Sheinbaum’s experience is ample: She has a doctorate in energy engineering, participated in a United Nations panel of climate scientists awarded a Nobel Peace Prize and governed the capital, one of the largest cities in the hemisphere.


Known as a demanding boss with a reserved demeanor, Sheinbaum has risen through the ranks by aligning herself completely with López Obrador, who built an entire political party around his outsize personality. During the campaign, she backed many of his most contentious policies, including a slate of constitutional changes that critics say would severely undermine democratic checks and balances.


As a result, the president-elect battled the perception among many Mexicans that she will be little more than a pawn of her mentor.


“There’s this idea, because a lot of columnists say it, that I don’t have a personality,” Sheinbaum complained to reporters earlier this year. “That President Andrés Manuel López Obrador tells me what to do, that when I get to the presidency, he’s going to be calling me on the phone every day.”


Even with the broad mandate voters granted her, she faces significant challenges when she takes office in October.


López Obrador benefited “from the invincible popularity that comes from being a very charismatic leader — something that Claudia is not,” said Paula Sofía Vásquez, a political analyst based in Mexico City.


Cartel violence continues to torment the country, displacing people en masse and fueling one of the deadliest campaign cycles in recent Mexican history, with more than 36 people vying for public office killed since last summer.


Carlos Ortiz, 57, a municipal official working for the Iztapalapa borough in Mexico City, said that such bloodshed compelled him to vote against Sheinbaum.


“I want everything to change,” Ortiz said, recalling the dozens of aspirants for public office killed in recent months. “I don’t want a country on fire anymore.”


López Obrador has directed government attention to addressing the drivers of crime instead of waging war on the criminal groups, a strategy he called “hugs not bullets.” Homicides declined modestly but remain near record levels, and reports of missing people have spiked. Insecurity was a top concern for voters.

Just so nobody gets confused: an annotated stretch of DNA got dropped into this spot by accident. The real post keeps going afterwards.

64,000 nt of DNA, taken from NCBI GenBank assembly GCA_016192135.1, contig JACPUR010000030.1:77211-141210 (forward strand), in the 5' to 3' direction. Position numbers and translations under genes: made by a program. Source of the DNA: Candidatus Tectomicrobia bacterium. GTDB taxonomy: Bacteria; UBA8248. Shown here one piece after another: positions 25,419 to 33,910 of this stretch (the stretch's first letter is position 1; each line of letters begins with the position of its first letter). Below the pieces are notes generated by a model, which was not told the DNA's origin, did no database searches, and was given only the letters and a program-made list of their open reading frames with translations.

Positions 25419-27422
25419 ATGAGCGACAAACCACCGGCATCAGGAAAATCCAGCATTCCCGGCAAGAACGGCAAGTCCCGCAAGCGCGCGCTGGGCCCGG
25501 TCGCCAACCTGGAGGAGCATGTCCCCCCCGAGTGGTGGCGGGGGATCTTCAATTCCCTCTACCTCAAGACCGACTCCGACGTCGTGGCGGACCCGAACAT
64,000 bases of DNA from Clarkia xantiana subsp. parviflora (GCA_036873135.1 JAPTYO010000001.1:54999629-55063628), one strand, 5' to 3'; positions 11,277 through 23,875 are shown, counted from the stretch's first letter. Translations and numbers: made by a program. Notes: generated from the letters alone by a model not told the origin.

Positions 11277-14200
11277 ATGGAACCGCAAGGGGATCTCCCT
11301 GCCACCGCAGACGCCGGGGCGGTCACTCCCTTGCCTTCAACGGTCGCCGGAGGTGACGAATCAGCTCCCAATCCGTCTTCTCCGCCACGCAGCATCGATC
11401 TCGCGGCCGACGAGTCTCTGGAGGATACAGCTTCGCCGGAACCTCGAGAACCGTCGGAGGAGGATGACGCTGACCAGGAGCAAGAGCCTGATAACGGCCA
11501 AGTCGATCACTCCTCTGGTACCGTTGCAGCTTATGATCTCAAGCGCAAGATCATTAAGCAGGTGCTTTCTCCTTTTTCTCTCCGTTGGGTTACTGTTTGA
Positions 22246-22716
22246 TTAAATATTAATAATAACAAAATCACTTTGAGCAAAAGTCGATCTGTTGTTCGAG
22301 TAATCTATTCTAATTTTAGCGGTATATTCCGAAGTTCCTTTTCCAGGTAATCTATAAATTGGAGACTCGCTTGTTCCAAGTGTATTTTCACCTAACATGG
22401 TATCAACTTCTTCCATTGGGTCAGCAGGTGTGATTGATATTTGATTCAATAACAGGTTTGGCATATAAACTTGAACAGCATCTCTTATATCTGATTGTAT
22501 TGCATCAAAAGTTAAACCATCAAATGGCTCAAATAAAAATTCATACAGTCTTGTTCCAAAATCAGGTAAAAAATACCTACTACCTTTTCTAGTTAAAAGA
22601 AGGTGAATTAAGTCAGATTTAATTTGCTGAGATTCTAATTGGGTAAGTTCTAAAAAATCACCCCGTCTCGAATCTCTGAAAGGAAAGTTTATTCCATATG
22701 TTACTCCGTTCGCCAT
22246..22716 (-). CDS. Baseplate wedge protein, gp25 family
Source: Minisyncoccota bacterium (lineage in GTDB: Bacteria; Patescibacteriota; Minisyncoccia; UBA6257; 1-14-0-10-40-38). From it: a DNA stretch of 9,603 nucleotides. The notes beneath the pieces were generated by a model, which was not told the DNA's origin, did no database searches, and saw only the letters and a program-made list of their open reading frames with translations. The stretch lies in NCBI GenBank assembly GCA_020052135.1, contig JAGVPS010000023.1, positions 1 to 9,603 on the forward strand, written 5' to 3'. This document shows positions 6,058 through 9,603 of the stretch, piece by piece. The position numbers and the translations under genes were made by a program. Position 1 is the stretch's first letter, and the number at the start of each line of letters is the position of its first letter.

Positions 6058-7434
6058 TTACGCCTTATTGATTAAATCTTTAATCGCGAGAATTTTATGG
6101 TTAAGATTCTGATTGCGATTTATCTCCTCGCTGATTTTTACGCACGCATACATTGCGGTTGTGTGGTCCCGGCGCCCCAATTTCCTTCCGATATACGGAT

Sheinbaum has said she would continue his focus on social causes of the violence, while also working to lower rates of impunity and building up the national guard.


On the economy, the opportunities are clear: Mexico is now the largest trading partner of the United States, benefiting from a recent shift in manufacturing away from China. The currency is so strong it’s been labeled the “super peso.”


But there are also problems simmering. The federal deficit ballooned to around 6% this year, and Pemex, the national oil company, is operating under a mountain of debt, straining public finances.


“The fiscal risk we’re facing at the moment is something we haven’t seen for decades,” said Mariana Campos, director of Mexico Evaluates, a public policy research group.


It’s unclear how Sheinbaum would make good on a range of campaign promises — from building public schools and new health clinics to expanding social welfare programs — given the current state of public finances.


“The problem I see is that a lot of proposals are oriented toward spending and there is nowhere to get the money from,” said Vásquez.